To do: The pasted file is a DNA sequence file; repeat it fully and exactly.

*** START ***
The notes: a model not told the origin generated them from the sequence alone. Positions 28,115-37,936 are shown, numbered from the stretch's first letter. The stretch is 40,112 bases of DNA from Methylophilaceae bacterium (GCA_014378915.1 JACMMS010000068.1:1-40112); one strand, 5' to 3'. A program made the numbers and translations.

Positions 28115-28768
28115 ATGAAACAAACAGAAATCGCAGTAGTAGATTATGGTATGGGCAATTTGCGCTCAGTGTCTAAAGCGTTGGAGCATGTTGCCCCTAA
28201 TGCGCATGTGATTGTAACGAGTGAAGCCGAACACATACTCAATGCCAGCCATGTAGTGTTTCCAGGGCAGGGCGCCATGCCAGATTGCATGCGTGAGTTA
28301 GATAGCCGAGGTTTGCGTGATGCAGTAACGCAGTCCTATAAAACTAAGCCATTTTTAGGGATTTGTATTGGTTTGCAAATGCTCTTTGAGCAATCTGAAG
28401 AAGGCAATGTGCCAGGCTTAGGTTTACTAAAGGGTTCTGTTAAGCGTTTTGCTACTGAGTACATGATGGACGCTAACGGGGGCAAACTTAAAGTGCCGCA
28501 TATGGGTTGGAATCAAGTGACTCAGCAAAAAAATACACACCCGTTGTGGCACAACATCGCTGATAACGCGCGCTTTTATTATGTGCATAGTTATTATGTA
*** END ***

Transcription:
The notes: a model not told the origin generated them from the sequence alone. Positions 28,115-37,936 are shown, numbered from the stretch's first letter. The stretch is 40,112 bases of DNA from Methylophilaceae bacterium (GCA_014378915.1 JACMMS010000068.1:1-40112); one strand, 5' to 3'. A program made the numbers and translations.

Positions 28115-28768
28115 ATGAAACAAACAGAAATCGCAGTAGTAGATTATGGTATGGGCAATTTGCGCTCAGTGTCTAAAGCGTTGGAGCATGTTGCCCCTAA
28201 TGCGCATGTGATTGTAACGAGTGAAGCCGAACACATACTCAATGCCAGCCATGTAGTGTTTCCAGGGCAGGGCGCCATGCCAGATTGCATGCGTGAGTTA
28301 GATAGCCGAGGTTTGCGTGATGCAGTAACGCAGTCCTATAAAACTAAGCCATTTTTAGGGATTTGTATTGGTTTGCAAATGCTCTTTGAGCAATCTGAAG
28401 AAGGCAATGTGCCAGGCTTAGGTTTACTAAAGGGTTCTGTTAAGCGTTTTGCTACTGAGTACATGATGGACGCTAACGGGGGCAAACTTAAAGTGCCGCA
28501 TATGGGTTGGAATCAAGTGACTCAGCAAAAAAATACACACCCGTTGTGGCACAACATCGCTGATAACGCGCGCTTTTATTATGTGCATAGTTATTATGTA